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The PSNet Collection: All Content

The AHRQ PSNet Collection comprises an extensive selection of resources relevant to the patient safety community. These resources come in a variety of formats, including literature, research, tools, and Web sites. Resources are identified using the National Library of Medicine’s Medline database, various news and content aggregators, and the expertise of the AHRQ PSNet editorial and technical teams.

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Displaying 1 - 10 of 10 Results
Curated Libraries
October 10, 2022
Selected PSNet materials for a general safety audience focusing on improvements in the diagnostic process and the strategies that support them to prevent diagnostic errors from harming patients.
Gibson BA, McKinnon E, Bentley RC, et al. Arch Pathol Lab Med. 2022;146:886-893.
A shared understanding of terminology is critical to providing appropriate treatment and care. This study assessed pathologist and clinician agreement of commonly-used phrases used to describe diagnostic uncertainty in surgical pathology reports. Phrases with the strongest agreement in meaning were “diagnostic of” and “consistent with”. “Suspicious for” and “compatible with” had the weakest agreement. Standardized diagnostic terms may improve communication.
Curated Libraries
September 13, 2021
Ensuring maternal safety is a patient safety priority. This library reflects a curated selection of PSNet content focused on improving maternal safety. Included resources explore strategies with the potential to improve maternal care delivery and outcomes, such as high reliability, care standardization,teamwork, unit-based safety initiatives, and...
Brown SD. Pediatr Radiol. 2021;51:1070-1075.
Misdiagnosis of child abuse has far-reaching implications. This commentary discusses the ethical tensions faced by pediatric radiologists of both over- and under-diagnosing child abuse. The author suggests ways that physicians and professional societies can partner with legal advocates to create a more balanced pool of experts to alleviate perceptions of bias and acknowledge harms of misdiagnosed child abuse.
Pelaccia T, Messman AM, Kline JA. Patient Edu Couns. 2020;103:1650-1656.
The hectic and complex environment of emergency care can reduce diagnostic safety. This article discusses clinical reasoning and decision-making strategies used by emergency medicine physicians, contributing factors to diagnostic errors occurring in emergency medicine (e.g., overconfidence, cognitive stress, anchoring bias), and strategies to reduce the risk of error. A previous WebM&M commentary discussed an incident involving diagnostic delay in the emergency department.
Plint AC, Stang A, Newton AS, et al. BMJ Qual Saf. 2021;30:216-227.
This article describes emergency department (ED)-related adverse events in pediatric patients presenting to the ED at a pediatric hospital in Canada over a one-year period.  Among 1,319 patients at 3-months follow-up, 33 patients (2.5%) reported an adverse event related to their ED care.  The majority of these events (88%) were preventable. Most of the events involved diagnostic (45.5%) or management issues (51.5%) and resulted in symptoms lasting more than one day (72.7%).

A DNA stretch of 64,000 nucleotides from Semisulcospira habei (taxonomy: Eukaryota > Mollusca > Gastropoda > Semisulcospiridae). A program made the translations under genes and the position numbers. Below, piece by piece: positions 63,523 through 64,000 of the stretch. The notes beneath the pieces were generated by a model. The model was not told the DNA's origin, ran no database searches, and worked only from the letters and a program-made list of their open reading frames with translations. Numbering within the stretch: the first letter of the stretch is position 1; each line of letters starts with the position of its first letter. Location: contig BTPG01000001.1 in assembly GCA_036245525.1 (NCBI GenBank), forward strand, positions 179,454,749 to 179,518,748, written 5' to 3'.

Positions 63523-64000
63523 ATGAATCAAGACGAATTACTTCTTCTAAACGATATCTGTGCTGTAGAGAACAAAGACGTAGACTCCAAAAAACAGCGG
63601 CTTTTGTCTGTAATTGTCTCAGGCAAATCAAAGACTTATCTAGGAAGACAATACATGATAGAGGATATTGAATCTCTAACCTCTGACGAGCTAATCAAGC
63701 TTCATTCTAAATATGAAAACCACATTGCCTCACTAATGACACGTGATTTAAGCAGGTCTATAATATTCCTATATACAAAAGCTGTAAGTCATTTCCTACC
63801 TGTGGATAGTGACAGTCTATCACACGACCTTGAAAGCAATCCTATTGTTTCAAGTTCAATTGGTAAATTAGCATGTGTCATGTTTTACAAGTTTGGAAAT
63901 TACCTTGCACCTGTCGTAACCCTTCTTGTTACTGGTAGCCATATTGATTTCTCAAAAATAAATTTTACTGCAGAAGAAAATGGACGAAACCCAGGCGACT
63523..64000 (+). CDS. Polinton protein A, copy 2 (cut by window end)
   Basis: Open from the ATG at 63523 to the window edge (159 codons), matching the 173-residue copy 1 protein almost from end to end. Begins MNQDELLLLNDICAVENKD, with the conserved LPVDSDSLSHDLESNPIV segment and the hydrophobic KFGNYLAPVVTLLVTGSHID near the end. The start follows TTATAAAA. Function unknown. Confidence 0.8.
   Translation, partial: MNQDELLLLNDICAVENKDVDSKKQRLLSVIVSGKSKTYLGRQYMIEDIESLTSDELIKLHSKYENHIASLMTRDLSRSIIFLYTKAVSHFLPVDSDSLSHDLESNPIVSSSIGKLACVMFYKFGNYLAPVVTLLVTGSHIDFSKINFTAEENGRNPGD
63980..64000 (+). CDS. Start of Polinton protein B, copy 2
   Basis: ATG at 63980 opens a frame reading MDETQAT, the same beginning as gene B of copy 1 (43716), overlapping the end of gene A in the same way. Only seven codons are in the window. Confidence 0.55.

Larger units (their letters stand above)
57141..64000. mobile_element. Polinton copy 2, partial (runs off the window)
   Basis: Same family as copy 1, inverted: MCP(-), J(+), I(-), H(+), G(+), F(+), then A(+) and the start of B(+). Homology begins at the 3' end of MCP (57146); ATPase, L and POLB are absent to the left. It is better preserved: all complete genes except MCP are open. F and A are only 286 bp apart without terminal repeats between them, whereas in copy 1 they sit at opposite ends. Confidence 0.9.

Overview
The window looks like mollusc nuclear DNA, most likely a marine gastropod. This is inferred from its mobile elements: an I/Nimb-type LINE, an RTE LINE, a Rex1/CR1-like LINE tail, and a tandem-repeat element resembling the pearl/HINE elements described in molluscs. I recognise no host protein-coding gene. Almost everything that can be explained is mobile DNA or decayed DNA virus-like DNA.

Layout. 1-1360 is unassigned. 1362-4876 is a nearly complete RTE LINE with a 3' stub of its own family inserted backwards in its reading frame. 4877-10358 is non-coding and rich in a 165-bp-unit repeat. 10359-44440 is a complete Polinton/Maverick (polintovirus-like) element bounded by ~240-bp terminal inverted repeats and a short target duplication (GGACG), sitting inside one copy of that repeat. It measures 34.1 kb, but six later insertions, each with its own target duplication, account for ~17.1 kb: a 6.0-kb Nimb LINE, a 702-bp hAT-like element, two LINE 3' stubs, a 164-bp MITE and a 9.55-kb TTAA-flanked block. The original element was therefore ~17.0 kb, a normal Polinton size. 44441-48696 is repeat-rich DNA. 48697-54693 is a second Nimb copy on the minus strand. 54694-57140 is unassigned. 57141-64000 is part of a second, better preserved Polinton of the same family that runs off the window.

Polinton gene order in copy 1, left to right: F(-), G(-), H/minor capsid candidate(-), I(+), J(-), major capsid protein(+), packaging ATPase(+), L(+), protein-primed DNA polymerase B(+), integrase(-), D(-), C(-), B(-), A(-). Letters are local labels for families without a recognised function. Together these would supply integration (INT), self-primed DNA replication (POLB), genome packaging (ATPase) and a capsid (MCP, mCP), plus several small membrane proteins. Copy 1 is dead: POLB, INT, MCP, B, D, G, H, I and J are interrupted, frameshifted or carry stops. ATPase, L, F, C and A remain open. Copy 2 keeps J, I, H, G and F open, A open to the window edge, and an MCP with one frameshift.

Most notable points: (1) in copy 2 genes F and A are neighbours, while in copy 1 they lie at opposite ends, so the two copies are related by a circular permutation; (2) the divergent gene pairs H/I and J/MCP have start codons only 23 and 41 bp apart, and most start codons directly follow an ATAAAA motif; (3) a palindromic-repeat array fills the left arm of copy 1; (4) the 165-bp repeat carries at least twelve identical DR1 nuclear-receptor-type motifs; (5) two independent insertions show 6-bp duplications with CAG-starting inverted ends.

Isbell LM, Boudreaux ED, Chimowitz H, et al. BMJ Qual Saf. 2020;29:815–825.
Research has suggested that health care providers’ emotions may impact patient safety. These authors conducted 86 semi-structured interviews with emergency department (ED) nurses and physicians to better understand their emotional triggers, beliefs about emotional influences on patient safety, and emotional management strategies. Patients often triggered both positive and negative emotions; hospital- or systems-level factors primarily triggered negative emotions. Providers were aware that negative emotions can adversely impact clinical decision-making and place patients at risk; future research should explore whether emotional regulation strategies can mitigate these safety risks.
Kachalia A, Gandhi TK, Puopolo AL, et al. Ann Emerg Med. 2007;49:196-205.
This study addressing the causes of missed and delayed diagnoses in emergency department patients used similar methodology as a companion study of error in the ambulatory setting and a prior study of surgical patients. Errors involved a broad range of patients and conditions. As in the outpatient arena, errors generally occurred due to failure to order diagnostic tests or interpret them correctly; factors contributing to error included cognitive factors (ie, physician judgment or knowledge), but system factors (ie, fatigue or communication breakdowns) were involved in a significant proportion of cases. As was also found in the study of ambulatory patients, the multifactorial nature of the errors identifies many potential areas for action but likely defies simple solutions.